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Namibia: Indigenous-led land rights advocacy

Focused on youth

Through “Pathways to Equality,” youth gain skills in promoting land rights, improving livelihoods, community-led resource management, culturally conscious development, and microenterprise growth. focused on youth. The goal is to lay the foundation for lasting economic resilience.

In April, the church held entrepreneurship and life skills training sessions involving five youth groups. Each group received 10,000 Namibian dollars (around 500 euros) to engage in crafts, small livestock raising and horticulture.

The project has been truly transformative, not only for the beneficiaries but also for us as a Lutheran church. We have learned and continue to gather daily insights that we believe should benefit everyone.

Ms. Linda Chikerema, ELCIN Project Advisor

“The project has been truly transformative, not only for the beneficiaries but also for us as a Lutheran church. We have learned and continue to gather daily knowledge that we believe should benefit everyone,” Chikerema said.

Address trauma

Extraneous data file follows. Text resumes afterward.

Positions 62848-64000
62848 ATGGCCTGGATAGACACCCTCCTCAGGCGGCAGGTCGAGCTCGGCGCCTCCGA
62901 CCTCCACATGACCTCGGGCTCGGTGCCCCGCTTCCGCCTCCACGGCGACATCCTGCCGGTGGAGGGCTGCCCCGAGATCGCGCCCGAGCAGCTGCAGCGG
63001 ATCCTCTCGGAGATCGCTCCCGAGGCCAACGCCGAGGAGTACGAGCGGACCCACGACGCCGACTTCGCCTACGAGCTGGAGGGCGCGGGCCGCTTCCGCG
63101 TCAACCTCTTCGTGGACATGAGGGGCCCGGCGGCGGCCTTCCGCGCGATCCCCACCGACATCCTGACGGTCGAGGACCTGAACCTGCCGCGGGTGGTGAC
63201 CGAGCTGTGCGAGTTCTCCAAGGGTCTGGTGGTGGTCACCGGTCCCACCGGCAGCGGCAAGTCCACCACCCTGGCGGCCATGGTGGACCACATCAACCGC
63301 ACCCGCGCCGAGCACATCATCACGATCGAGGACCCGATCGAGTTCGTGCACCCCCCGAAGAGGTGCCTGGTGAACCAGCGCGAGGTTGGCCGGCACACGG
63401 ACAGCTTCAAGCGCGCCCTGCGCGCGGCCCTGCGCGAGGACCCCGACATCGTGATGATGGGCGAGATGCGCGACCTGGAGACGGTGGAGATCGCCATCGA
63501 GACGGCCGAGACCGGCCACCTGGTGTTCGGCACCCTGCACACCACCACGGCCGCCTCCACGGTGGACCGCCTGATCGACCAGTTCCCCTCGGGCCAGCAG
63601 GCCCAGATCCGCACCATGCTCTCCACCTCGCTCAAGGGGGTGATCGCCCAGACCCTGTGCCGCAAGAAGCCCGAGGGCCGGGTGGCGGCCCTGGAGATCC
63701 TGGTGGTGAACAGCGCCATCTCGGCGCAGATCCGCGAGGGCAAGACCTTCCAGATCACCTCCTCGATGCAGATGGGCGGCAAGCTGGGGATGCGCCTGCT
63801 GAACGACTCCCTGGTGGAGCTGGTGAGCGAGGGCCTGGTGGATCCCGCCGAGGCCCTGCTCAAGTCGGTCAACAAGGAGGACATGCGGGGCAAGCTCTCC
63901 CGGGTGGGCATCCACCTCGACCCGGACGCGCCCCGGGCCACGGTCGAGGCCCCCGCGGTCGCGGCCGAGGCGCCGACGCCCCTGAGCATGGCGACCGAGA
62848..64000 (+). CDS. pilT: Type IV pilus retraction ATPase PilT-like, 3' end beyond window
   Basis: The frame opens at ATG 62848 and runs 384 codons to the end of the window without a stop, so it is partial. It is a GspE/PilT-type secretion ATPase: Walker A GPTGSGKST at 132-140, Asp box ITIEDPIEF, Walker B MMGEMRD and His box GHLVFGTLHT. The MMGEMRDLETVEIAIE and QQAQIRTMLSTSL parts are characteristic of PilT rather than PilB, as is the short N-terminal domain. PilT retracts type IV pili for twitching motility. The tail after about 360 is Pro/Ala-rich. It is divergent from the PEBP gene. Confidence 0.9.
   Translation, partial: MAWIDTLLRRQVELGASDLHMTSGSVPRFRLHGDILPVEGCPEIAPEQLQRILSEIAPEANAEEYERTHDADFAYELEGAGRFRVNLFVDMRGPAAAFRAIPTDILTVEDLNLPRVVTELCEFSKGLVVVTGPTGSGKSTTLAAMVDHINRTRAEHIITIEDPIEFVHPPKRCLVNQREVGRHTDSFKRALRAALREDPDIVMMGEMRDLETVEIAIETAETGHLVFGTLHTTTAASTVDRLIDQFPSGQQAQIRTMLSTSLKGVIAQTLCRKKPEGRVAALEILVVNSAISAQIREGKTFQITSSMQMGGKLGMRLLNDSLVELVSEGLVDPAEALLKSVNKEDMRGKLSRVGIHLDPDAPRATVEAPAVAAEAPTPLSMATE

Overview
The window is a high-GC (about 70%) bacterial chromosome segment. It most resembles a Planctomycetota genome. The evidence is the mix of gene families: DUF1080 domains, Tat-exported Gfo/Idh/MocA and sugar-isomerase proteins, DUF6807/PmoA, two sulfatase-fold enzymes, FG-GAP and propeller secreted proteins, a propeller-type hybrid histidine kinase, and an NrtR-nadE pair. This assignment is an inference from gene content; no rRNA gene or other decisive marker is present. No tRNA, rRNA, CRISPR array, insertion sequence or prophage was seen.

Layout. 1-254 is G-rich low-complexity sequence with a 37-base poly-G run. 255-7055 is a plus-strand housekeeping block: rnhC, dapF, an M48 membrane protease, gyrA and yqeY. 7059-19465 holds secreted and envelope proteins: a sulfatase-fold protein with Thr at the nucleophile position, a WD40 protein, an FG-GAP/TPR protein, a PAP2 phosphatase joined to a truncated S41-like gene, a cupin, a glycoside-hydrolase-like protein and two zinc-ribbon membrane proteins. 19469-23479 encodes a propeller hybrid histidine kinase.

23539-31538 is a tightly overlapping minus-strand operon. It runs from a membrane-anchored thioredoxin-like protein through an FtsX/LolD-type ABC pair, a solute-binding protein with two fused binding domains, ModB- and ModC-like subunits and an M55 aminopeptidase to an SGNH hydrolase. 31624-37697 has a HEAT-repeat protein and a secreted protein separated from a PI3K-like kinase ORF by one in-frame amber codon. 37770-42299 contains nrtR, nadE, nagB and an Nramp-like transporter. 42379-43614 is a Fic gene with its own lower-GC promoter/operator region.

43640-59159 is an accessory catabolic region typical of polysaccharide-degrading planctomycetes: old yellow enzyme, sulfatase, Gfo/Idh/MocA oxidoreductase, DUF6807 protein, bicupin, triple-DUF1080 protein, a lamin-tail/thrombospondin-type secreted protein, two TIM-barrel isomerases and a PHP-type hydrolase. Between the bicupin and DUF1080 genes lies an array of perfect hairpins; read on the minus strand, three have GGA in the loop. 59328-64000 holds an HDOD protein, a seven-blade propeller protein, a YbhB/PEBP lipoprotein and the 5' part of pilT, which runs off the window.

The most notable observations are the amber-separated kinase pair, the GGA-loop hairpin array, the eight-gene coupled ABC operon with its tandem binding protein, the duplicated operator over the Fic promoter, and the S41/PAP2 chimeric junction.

One of the objectives is to recognize the importance of addressing trauma and its link to the development of new initiatives in a community. The labeling aspect has been highlighted, “and many participants said that the term marginalized group did not empower them and unconsciously forced them to operate under that label,” Chikerema noted.

The ELCIN project advisor cited the story of Rauna Kamati, a young woman who recently participated in a workshop on identity and labeling theory using the introspection and dialogue approach. This helped Kamati “reclaim her narrative and resist the stereotypes imposed on her community” and embark “on a journey to embrace her cultural heritage” with a new determination to “rewrite the history of her people.” on their own terms.”

The rights of indigenous peoples

Ashenafi Haile, LWF Diakonia and Development Program Executive, said “it is encouraging to see how the Nambian church is supporting the country’s indigenous population to research and document their own truth and reconciliation processes.” Referring to a Thirteenth Assembly resolution on the rights of indigenous peoples, he highlighted the case of the San community in Mangeti Dune and a forthcoming publication on the process will contribute to learning in the Lutheran communion and beyond.

ELCIN and the Mangeti Dune community are working on a publication that will document the cultural resurgence and adaptation strategies of the San people in Namibia. You will explore challenges and opportunities in shaping your own development trajectories, advocate for Indigenous-led development approaches that prioritize cultural integrity, community and empowerment, and foster knowledge sharing between the church, Indigenous communities and academic institutions.

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